Corax and Teisias
Corax (Greek for "crow") of Syracuse who lived in the first half of the fifth century BC is said to have been the first Greek teacher of oratory or, to use its Greek name, rhetoric. His most famous theory is The Doctrine of General Probability which states that people believe what they think is likely to be true, for example, that a small man would not have beaten up a much larger man.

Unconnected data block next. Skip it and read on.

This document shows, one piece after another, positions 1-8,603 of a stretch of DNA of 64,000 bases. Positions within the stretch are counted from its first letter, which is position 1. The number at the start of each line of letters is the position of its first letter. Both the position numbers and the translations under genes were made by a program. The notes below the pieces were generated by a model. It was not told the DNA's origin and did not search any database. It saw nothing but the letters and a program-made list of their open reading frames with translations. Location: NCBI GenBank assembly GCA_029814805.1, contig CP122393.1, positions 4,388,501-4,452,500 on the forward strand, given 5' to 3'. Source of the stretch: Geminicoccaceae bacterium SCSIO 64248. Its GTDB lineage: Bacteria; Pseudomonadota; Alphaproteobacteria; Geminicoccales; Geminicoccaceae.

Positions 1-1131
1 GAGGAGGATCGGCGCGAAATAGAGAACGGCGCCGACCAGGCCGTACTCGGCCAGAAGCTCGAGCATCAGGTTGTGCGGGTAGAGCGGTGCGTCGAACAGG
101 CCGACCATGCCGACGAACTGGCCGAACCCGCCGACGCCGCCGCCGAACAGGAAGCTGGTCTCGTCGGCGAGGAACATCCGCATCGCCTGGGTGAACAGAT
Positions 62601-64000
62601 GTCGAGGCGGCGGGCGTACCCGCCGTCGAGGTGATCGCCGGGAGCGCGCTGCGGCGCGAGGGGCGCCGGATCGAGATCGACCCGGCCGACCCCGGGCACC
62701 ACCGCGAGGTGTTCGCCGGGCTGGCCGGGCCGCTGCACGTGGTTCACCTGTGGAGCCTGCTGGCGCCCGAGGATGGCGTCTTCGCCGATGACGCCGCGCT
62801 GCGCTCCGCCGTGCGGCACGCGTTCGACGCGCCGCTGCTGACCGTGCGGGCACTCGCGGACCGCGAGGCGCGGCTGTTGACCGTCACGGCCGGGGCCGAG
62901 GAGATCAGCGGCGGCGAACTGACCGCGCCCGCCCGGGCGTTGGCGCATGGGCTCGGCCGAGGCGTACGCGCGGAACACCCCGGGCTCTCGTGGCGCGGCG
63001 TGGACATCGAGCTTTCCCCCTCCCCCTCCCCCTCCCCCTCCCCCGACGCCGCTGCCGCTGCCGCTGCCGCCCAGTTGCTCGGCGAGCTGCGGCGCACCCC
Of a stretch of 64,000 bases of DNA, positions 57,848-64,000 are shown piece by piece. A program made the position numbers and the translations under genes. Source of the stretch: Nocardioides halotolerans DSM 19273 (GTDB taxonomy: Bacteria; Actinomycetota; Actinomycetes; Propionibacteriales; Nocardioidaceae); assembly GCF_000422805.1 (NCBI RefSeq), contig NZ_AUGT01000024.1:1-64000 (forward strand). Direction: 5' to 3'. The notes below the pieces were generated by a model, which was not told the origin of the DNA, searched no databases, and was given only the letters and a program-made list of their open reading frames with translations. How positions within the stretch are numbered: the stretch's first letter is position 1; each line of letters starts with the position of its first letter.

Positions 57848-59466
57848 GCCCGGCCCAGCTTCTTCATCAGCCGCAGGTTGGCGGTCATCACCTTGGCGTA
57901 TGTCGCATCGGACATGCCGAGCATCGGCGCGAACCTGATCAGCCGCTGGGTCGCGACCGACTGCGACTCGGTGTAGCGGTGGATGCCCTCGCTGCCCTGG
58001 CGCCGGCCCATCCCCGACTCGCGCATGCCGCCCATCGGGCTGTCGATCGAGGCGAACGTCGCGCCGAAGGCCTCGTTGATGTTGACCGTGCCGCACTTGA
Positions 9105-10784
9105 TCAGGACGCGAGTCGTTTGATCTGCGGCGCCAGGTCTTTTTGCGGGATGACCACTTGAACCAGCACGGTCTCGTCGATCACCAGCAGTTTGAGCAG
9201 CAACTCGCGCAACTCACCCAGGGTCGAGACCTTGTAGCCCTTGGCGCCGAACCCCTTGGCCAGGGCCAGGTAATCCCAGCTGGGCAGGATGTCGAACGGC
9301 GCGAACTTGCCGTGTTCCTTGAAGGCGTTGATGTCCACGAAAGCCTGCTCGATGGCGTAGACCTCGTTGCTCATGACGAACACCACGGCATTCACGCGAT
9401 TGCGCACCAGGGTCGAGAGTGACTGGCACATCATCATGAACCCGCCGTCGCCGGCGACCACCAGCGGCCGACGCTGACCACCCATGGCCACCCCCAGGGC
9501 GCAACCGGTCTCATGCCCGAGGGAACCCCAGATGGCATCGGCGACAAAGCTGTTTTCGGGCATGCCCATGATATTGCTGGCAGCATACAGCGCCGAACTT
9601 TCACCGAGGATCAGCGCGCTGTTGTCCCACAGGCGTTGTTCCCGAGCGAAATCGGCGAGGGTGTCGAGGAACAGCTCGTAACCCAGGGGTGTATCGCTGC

Teisias was a famous pupil of Corax. Teisias asked Corax to waive his teacher's fee until Teisias had won his first lawsuit. However, Teisias avoided going to court. Corax then sued Teisias for the fee, on the rationale that whoever won the court case, Teisias would have to pay the fee. Teisias then claimed that if he lost the case he wouldn't have to pay because he still wouldn't have won a lawsuit and if he won there would be no penalty because he'd be awarded the money. The judge then threw them both out of court calling them "a bad egg from a bad crow."